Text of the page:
President Barack Obama says a failure by the U.S. Congress to raise the nation’s debt limit could cause another world recession. The president says he is confident the limit will be increased.
Mr. Obama is warning of severe consequences if lawmakers do not agree to increase the amount of money the government can legally borrow. “It could really destabilize world financial markets, and you could potentially have a significant financial event like the one that we have just gone through, and could plunge the world economy back into recession,” he said.
In an interview Friday with The Associated Press, the president urged fast action to raise the debt ceiling from its current legal limit of almost $14.3 trillion. He said he believes it will be done.
“I am confident we are going to raise the debt limit. We always have. We will do it again. And one of the encouraging things in the meetings with both the Democratic and Republican congressional leaders is that they all agree that it needs to happen,” he said.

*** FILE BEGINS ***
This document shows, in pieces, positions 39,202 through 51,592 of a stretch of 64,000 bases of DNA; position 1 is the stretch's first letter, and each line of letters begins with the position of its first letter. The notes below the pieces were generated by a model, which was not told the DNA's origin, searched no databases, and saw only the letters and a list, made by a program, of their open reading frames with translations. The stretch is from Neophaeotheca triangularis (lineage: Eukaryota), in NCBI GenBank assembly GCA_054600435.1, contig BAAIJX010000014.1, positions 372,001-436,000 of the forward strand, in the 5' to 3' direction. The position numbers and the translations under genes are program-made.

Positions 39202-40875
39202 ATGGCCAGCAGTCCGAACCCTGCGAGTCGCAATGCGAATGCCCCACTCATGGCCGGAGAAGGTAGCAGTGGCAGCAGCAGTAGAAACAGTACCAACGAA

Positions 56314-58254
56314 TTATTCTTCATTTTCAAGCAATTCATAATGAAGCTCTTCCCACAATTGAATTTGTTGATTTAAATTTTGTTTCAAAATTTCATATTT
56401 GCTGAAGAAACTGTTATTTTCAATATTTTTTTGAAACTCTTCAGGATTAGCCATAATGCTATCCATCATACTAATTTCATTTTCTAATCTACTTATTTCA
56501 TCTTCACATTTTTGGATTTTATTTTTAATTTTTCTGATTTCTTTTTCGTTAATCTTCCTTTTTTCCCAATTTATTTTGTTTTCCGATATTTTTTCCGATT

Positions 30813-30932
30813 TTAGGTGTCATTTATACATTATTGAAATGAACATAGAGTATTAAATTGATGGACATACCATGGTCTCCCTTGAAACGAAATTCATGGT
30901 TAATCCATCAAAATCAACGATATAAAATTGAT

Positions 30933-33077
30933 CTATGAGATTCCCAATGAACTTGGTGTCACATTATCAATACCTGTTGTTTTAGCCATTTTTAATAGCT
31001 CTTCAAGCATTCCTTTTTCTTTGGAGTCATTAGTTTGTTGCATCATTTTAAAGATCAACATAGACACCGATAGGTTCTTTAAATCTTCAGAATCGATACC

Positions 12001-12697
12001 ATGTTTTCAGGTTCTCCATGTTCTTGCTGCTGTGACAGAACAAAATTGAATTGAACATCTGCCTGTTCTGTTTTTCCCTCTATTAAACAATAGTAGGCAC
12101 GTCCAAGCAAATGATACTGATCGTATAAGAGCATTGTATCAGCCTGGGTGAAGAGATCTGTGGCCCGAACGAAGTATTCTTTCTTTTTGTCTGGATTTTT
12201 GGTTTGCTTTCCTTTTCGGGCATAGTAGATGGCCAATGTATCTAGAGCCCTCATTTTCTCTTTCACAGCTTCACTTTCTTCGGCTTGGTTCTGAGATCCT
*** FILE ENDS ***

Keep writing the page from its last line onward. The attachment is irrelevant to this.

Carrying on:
However, Mr. Obama acknowledged that he will have to compromise with the majority Republicans in the House of Representatives, and agree to reduce government spending.
The second-ranking House Republican, Eric Cantor, said Friday lawmakers in his party are insisting on spending reductions.
“We are united in cutting spending. We are uniting in promoting growth. And we are united in the fact that we do not believe that we should be raising taxes in this tough economy. All of these things, I think, set us apart from members in the caucus on the other side of the aisle,” he said.
The House Friday passed Representative Paul Ryan’s fiscal 2012 government budget proposal, which the president sharply criticized this week. No Democrats voted for the plan, and the Democratic-majority Senate is not likely to pass it.
Mr. Obama has been especially critical of the Ryan plan’s proposed extension a tax breaks for upper-income Americans and cuts in social programs.
Still, the president agrees with top Republicans that spending will need to be curtailed.
“We both want spending cuts. We both want to make sure that we are not wasting taxpayer dollars. There are some fundamental differences in overall approach,” he said.
In the interview, the president also said U.S. and NATO forces in Libya have prevented a wholesale slaughter, despite a military stalemate on the ground.
Mr. Obama said he does not see a need for the U.S. to again participate directly in enforcing the no-fly zone against Libyan leader Moammar Gadhafi’s forces.
He said Mr. Gadhafi is under increasing pressure to leave.